What if, instead of saying that companies can “do well by doing good,” it turned out that some companies can actually do better by doing good? When I joined Kevin and Jackie Freiberg in telling the amazing story of innovation in our book, Nanovation. How a Little Car Can Teach the World to Think Big and Act Bold, we were amazed at the culture we found in the Tata Group, a company that has a 145 year history of balancing profits with the public good.
The history of the Tata business empire begins in 1868 in Bombay, when 29-year-old Jamsetji Nusserwanji Tata raised investment funds to start a company supplying the British Army in their military campaign in Abyssinia. Tata came from a family of Parsi priests in Navsari, Gujarat. The Parsi community had arrived in India 1,000 years earlier as refugees from the Arab invasion of Persia. They found a welcome in Gujarat, where they established themselves as traders, taking advantage of a Hindu ban on sea travel to provide sea routes for the spice and silk trade with Persia, Arabia and Europe. They prospered and although they remained largely a closed community, they gained a good reputation with their Indian neighbors for their good nature, fair dealings and intelligence.
When the British East India Company arrived in India, they established their first foothold in Gujurat and found, in the Parsis, willing trading partners and kindred spirits. The Parsis were monotheistic and had long-since abandoned the class system. Parsis, with their roots in the Caucasus region of Central Asia, looked to the British like Indo-Europeans and, when they enrolled in British schools they excelled, earning both the respect of the British and lucrative positions of power, both bureaucratic and commercial.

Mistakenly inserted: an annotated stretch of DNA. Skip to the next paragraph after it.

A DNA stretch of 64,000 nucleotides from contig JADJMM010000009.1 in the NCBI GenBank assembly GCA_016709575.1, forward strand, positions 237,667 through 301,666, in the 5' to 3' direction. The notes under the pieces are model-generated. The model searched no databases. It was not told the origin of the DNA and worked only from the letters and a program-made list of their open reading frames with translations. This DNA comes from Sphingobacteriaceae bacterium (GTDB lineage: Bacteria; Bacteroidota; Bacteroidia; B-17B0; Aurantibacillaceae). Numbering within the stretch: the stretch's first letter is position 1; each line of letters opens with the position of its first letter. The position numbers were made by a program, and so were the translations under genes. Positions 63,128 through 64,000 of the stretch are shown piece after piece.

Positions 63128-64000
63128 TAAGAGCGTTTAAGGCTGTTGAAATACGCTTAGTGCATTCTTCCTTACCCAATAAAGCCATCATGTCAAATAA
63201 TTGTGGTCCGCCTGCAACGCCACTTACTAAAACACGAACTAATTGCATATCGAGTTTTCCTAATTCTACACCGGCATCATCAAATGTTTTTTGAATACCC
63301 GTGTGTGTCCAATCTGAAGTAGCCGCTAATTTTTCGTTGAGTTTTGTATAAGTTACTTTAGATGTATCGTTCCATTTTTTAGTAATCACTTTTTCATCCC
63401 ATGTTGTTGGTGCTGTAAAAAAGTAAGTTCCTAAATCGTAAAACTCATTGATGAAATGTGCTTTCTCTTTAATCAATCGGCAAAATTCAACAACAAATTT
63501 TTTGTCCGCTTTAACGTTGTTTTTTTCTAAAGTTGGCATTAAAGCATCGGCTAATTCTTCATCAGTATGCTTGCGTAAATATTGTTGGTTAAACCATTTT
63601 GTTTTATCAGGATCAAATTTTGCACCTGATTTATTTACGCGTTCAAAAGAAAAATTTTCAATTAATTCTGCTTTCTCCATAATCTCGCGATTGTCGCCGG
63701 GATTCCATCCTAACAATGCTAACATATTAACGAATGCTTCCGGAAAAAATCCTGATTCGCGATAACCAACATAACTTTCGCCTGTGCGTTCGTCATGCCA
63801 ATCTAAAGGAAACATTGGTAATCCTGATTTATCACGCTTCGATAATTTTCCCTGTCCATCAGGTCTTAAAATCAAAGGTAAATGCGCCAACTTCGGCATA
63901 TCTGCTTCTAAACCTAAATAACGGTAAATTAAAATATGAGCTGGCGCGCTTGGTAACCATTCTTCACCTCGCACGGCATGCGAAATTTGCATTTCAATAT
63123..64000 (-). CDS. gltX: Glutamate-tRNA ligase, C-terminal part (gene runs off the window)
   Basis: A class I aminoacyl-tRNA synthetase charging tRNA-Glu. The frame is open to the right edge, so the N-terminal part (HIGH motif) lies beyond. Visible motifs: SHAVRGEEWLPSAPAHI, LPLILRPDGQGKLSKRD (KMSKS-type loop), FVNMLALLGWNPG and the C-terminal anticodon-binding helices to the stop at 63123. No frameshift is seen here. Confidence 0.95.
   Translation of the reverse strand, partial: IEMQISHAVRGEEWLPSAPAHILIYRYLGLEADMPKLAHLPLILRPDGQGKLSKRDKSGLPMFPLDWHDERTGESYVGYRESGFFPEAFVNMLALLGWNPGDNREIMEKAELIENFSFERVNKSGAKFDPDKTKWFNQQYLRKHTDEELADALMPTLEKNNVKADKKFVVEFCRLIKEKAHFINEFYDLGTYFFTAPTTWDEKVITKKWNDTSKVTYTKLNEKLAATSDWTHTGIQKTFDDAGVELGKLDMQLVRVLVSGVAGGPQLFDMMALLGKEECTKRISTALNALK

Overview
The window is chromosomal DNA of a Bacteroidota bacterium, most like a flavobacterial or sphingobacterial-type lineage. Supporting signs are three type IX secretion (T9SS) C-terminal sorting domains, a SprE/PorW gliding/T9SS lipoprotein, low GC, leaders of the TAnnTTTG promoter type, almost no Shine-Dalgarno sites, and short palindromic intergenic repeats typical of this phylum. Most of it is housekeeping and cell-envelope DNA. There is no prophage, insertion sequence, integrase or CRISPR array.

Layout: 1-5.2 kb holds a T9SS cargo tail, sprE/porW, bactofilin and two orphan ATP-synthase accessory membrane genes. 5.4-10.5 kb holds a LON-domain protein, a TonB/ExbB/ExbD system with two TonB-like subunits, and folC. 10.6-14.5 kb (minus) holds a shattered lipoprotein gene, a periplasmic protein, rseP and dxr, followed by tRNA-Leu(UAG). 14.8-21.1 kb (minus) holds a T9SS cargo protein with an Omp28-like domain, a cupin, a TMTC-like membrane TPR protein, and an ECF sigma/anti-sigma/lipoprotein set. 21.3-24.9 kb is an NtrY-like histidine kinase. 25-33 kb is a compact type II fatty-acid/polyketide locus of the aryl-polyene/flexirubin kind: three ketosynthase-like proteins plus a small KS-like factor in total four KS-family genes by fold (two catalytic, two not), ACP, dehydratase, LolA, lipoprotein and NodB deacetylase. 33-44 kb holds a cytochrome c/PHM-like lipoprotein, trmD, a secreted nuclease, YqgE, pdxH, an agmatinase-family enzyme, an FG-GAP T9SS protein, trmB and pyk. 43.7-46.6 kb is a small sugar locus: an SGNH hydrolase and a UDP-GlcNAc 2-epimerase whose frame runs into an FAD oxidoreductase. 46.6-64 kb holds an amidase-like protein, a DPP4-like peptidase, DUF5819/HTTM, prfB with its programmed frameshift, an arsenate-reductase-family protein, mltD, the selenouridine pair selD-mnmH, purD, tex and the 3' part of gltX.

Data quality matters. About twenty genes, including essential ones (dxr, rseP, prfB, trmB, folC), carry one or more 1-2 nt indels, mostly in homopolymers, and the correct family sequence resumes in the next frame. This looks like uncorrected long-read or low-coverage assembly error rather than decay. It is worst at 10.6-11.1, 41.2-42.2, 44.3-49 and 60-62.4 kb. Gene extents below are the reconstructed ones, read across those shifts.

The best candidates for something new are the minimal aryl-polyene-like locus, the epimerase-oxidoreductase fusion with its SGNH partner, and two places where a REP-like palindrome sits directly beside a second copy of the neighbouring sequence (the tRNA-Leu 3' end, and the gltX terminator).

Tata used profits from his first venture to enter the textile business, purchasing and renovating a run-down cotton mill we. This was at a time when most Indian cotton was shipped to England to be milled and then shipped back to be sold to India at a profit. So Tata began milling cotton cloth in Mumbai and keeping the profits in India.
He decided he needed to electrify his plants, so he created the first large-scale hydroelectric plants in India. Then he realized that if India were going to become a world power—and an autonomous one—it would need an industrial infrastructure. That meant steel and steel meant coal. The problem was that it was widely understood there was no coal to be had in India. And here’s where the story gets interesting.
Tata set off for America to find someone to help him. Dressed like a maharaja, with a full beard, turban and Indian clothing, he spent months traveling the United States in 1904. Finally, he walked into the New York offices of geologist Charles Page Perrin, marched up to his desk and informed the man that he was coming with him to India to build a steel industry. Perrin did, and spent the rest of his life there.
But while he was in America (and on earlier visits to the British Midlands) Tata was appalled by the horrendous industrial slums witnessed in both industrial powers. He brought back his knowledge of industrial efficiencies and the most modern machinery but he was determined to make the mills and mines of India not just modern but humane.
Perrin found coal in the state of Madhya Pradesh, at the confluence of the Subramarekha and Kharkai Rivers, a perfect site for a steel mill. But this was isolated, forested country, sparsely populated, so before they could build a steel mill, they had to build a city and an educated workforce, as well as a transportation infrastructure. They began by building a lake and planting trees. They built schools and hospitals and wide, well-planned boulevards. They built a community.